February 27, 2017

Yet Another Subscription

In a little over a week, my novel The End of Refuge will launch. I'm pretty anxious. Hopefully, all of my hard work will pay off.
I've been debating whether or not to purchase a copy of Microsoft Word for my new laptop. In the past, I've been able to get licenses through work, mine or my husbands, really affordably. But now, I would have to pay full price for a software which I love to hate.

Adobe has a subscription service for their suite of software, which is pretty great. I've never been able to justify the steep price but can handle $20/month. I've been using Gimp in the past as a replacement for Photoshop, and I really don't recommend it. Microsoft has adopted a similar business model for their Office suite. You can still purchase Word, but you can also subscribe for something like $10/month.

There are a lot of advantages to a subscription business model for software. For consumers, it eliminates the huge upfront cost, people can subscribe to the software for precisely how long they need it, and they can assure that they always have the newest version. On the other hand, the software developers get a continuous stream of income and are able to potentially get more people to purchase their product.

Being an indie author also means being self-employed. I've come across so many subscription services which help make certain things easier, but those subscription costs quickly add up. Between managing newsletters, offering free ebooks, web-hosting with a custom domain and email, a PO Box, business checking account, and other expenses, I could easily shell out $100/month or more before ever making any money on my book.

I'm not saying that subscriptions are categorically bad, just that it's important to be careful. I've been burned by subscriptions in the past, so I tend to be conscientious before signing up for any of them.

I keep telling myself that once I start making money on my books, I can afford some of these things that make selling books easier. It's kind of a catch-22.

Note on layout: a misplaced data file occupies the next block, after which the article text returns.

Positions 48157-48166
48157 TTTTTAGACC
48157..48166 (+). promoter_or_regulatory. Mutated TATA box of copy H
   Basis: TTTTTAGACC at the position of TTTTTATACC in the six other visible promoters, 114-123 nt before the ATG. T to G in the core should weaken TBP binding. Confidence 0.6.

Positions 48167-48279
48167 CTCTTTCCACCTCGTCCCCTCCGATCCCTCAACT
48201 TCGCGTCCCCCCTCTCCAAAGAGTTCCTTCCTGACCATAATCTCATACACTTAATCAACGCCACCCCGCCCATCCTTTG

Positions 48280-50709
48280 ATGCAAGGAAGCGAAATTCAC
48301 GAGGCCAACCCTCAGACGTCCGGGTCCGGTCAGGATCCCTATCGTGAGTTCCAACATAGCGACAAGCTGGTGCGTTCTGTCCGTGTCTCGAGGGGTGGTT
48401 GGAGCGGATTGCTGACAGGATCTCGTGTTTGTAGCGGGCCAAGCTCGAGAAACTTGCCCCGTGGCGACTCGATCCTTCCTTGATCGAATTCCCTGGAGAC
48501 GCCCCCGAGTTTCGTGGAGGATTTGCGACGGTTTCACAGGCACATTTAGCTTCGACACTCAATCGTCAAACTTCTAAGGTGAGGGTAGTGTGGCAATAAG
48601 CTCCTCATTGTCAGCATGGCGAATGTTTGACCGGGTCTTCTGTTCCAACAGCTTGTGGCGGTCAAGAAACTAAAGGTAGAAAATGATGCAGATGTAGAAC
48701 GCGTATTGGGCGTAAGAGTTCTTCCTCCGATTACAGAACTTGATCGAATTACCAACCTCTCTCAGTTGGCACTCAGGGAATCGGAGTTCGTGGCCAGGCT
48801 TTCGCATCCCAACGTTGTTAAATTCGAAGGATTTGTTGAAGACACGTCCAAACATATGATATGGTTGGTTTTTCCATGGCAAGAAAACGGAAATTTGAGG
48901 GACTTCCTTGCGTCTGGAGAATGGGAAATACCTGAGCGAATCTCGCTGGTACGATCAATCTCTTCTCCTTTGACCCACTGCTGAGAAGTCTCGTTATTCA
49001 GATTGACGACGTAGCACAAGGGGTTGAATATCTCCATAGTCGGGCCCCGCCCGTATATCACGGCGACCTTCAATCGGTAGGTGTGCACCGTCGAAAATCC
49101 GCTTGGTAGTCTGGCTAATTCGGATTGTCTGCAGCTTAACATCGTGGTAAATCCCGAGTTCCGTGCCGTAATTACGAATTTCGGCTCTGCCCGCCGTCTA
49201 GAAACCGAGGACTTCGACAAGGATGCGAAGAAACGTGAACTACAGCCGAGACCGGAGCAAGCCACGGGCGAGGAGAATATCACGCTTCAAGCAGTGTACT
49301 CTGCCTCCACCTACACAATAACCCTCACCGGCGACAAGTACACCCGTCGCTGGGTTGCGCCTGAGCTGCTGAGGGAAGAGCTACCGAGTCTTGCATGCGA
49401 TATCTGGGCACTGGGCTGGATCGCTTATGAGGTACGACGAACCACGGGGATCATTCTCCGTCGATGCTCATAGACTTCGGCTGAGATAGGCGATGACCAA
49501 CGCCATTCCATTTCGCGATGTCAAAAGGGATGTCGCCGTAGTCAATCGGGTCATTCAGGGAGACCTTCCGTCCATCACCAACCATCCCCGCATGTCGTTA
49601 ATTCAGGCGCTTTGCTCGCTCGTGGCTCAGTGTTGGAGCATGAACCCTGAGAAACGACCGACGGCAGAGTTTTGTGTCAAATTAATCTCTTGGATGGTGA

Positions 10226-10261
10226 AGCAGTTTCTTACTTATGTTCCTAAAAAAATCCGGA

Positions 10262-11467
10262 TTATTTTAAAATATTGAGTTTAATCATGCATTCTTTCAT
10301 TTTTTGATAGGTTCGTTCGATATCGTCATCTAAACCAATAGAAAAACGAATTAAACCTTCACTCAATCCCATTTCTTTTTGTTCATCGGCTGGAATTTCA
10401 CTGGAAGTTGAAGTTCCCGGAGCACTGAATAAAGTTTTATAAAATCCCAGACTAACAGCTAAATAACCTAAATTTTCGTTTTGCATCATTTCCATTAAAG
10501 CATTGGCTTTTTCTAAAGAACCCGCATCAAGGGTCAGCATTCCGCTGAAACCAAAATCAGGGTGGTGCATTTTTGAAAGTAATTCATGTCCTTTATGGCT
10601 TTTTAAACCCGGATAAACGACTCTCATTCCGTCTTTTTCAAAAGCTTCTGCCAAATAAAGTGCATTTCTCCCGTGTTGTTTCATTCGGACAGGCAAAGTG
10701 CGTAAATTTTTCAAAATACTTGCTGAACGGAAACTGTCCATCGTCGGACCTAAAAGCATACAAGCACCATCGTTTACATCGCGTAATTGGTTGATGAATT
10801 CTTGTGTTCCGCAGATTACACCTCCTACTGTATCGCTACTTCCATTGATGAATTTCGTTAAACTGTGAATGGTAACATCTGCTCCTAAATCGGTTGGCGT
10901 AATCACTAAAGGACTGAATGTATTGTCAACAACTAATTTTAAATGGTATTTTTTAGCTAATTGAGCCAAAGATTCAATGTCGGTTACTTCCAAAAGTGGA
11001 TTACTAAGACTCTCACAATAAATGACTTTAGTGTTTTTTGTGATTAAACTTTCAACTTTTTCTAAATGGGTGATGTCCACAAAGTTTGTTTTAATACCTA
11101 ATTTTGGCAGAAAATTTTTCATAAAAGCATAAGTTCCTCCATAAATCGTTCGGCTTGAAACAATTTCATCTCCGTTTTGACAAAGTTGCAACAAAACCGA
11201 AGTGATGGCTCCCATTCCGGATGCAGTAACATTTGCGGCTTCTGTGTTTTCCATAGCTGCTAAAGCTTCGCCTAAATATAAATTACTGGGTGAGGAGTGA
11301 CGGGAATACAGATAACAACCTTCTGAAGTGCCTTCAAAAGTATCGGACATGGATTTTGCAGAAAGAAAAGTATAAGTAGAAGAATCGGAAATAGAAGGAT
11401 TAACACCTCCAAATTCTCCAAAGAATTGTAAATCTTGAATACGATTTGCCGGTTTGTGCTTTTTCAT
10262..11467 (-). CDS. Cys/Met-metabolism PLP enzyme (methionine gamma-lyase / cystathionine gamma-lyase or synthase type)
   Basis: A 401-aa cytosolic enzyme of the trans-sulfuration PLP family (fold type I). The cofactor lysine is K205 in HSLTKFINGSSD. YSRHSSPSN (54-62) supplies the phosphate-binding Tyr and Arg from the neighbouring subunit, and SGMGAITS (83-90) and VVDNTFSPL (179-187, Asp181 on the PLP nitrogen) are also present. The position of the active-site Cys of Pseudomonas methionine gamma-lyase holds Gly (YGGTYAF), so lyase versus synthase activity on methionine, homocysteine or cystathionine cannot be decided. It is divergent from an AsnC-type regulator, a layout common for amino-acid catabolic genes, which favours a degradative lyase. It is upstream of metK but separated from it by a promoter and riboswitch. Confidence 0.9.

Victoria Griffin said...

I recently subscribed to Microsoft Office 365. It honestly killed me to do it. I bought a year's subscription from Jet.com and got it over half off, but I still had that awful feeling that I'm getting ripped off, and there's nothing I can do about it. I'm a freelance editor, and I use Word on my MacBook and iPad. I absolutely hate the program, but there's no viable alternative to Track Changes. All I need is Word, but Microsoft forces me to purchase the entire suite (along with OneDrive space and Skype minutes) to get the mobile app. Oh wait, I CAN get the mobile apps for free. But I can't edit documents without the subscription. Stuff like that honestly grinds my gears.

Unknown said...

I have mixed feelings about subscription models in general. They do allow the devs to concentrate on making a great product, but in the current climate they feel a little cheezy, and that's unfortunate. If the product is good, they should be able to charge a nominal amount to cover costs and necessities, like food, and car payments and such, and they can make the product better. Personally I use GIMP and Darktable for photos, but I'm a linux nerd. I also use OpenOffice and various free editing tools. Over the years, I've actually given the most money to Stellarium when it comes to software, and those were donations (it's a starchart). But the freeware model only works for absolutely awesome products and movements. If only all products were that good.